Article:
Resective, Ablative and Radiosurgical Interventions for Drug Resistant Mesial Temporal Lobe Epilepsy: A Systematic Review and Meta-Analysis of Outcomes

Kajol Marathe, Ali Alim-Marvasti, Karan Dahele, Fenglai Xiao, Sarah Buck, Aidan G. O'Keeffe, John S. Duncan, Vejay N. Vakharia*

*Corresponding author for this work

Research output: Contribution to journalReview articlepeer-review

Abstract

Objectives: One-third of individuals with focal epilepsy do not achieve seizure freedom despite best medical therapy. Mesial temporal lobe epilepsy (MTLE) is the most common form of drug resistant focal epilepsy. Surgery may lead to long-term seizure remission if the epileptogenic zone can be defined and safely removed or disconnected. We compare published outcomes following open surgical techniques, radiosurgery (SRS), laser interstitial thermal therapy (LITT) and radiofrequency ablation (RF-TC). Methods: PRISMA systematic review was performed through structured searches of PubMed, Embase and Cochrane databases. Inclusion criteria encompassed studies of MTLE reporting seizure-free outcomes in ≥10 patients with ≥12 months follow-up. Due to variability in open surgical approaches, only comparative studies were included to minimize the risk of bias. Random effects meta-analysis was performed to calculate effects sizes and a pooled estimate of the probability of seizure freedom per person-year. A mixed effects linear regression model was performed to compare effect sizes between interventions. Results: From 1,801 screened articles, 41 articles were included in the quantitative analysis. Open surgery included anterior temporal lobe resection as well as transcortical and trans-sylvian selective amygdalohippocampectomy. The pooled seizure-free rate per person-year was 0.72 (95% CI 0.66–0.79) with trans-sylvian selective amygdalohippocampectomy, 0.59 (95% CI 0.53–0.65) with LITT, 0.70 (95% CI 0.64–0.77) with anterior temporal lobe resection, 0.60 (95% CI 0.49–0.73) with transcortical selective amygdalohippocampectomy, 0.38 (95% CI 0.14–1.00) with RF-TC and 0.50 (95% CI 0.34–0.73) with SRS. Follow up duration and study sizes were limited with LITT and RF-TC. A mixed-effects linear regression model suggests significant differences between interventions, with LITT, ATLR and SAH demonstrating the largest effects estimates and RF-TC the lowest. Conclusions: Overall, novel “minimally invasive” approaches are still comparatively less efficacious than open surgery. LITT shows promising seizure effectiveness, however follow-up durations are shorter for minimally invasive approaches so the durability of the outcomes cannot yet be assessed. Secondary outcome measures such as Neurological complications, neuropsychological outcome and interventional morbidity are poorly reported but are important considerations when deciding on first-line treatments.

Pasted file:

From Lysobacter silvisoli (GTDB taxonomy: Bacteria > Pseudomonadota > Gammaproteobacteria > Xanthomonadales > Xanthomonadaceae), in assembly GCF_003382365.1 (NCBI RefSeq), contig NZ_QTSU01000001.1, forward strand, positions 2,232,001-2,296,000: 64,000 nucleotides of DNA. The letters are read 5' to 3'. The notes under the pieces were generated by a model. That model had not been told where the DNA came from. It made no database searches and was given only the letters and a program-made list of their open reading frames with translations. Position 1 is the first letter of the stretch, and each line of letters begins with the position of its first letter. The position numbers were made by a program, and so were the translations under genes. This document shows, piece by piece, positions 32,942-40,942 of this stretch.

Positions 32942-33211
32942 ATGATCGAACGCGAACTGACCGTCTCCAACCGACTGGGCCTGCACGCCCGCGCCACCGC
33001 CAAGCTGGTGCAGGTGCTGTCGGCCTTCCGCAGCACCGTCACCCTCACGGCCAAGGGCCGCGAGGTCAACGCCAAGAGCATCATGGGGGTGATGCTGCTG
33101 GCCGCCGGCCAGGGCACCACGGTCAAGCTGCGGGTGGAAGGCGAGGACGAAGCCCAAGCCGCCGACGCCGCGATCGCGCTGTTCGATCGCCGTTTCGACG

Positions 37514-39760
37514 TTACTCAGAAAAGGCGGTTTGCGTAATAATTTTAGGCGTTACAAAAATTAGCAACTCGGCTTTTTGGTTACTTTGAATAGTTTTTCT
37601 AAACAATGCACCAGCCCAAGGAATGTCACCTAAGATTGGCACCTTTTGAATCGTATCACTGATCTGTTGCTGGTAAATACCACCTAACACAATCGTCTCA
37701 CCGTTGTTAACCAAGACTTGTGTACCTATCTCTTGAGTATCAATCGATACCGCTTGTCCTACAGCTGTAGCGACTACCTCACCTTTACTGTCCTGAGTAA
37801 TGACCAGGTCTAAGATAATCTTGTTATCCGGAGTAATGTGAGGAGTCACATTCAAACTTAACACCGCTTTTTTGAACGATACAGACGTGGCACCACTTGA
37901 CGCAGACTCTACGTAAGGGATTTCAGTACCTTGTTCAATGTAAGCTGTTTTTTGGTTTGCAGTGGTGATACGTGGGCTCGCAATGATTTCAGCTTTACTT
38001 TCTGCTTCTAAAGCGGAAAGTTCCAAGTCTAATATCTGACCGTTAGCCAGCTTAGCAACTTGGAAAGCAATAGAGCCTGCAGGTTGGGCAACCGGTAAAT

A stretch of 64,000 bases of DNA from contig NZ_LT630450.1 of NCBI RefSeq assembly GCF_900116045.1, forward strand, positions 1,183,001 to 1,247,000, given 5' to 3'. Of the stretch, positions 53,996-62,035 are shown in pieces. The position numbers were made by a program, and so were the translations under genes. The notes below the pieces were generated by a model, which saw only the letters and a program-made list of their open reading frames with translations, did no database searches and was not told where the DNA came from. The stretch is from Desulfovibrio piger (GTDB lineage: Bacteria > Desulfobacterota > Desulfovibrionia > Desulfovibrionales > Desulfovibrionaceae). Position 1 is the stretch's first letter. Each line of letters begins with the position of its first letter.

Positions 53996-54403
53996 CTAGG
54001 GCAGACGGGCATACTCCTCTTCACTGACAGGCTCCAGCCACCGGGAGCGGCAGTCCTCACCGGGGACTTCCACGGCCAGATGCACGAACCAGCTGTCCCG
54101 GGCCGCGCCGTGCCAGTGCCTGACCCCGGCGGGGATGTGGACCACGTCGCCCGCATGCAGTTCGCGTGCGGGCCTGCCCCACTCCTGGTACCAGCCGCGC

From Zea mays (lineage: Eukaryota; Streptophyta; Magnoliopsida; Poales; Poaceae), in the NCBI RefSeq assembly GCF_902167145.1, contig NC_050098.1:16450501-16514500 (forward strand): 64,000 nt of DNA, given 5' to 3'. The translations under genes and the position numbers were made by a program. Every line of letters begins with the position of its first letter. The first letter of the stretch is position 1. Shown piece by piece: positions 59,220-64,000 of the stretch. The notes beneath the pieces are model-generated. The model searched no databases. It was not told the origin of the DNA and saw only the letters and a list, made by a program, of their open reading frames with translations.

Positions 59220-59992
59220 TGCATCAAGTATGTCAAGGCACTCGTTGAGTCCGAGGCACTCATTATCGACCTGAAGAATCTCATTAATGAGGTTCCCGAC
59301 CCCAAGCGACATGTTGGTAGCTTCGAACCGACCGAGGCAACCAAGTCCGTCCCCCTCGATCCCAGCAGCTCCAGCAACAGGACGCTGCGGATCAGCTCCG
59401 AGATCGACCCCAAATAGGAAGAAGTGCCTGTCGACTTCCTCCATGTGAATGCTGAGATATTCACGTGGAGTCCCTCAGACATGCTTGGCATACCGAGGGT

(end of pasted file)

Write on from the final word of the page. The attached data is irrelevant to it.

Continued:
Original languageEnglish
Article number777845
JournalFrontiers in Neurology
Volume12
DOIs
Publication statusPublished - 9 Dec 2021
Externally publishedYes

Bibliographical note

Funding Information:
This research was funded in whole, or in part, by the Wellcome Trust [Grant Number WT - 106882/Z/15/Z]. For the purpose of Open Access, the author has applied a CC BY public copyright

Publisher Copyright:
Copyright © 2021 Marathe, Alim-Marvasti, Dahele, Xiao, Buck, O'Keeffe, Duncan and Vakharia.

Keywords

  • LITT = laser interstitial thermal therapy
  • MTLE = mesial temporal lobe epilepsy
  • epilepsy
  • radiofrequency ablation (RFA)
  • radiosurgery
  • surgery

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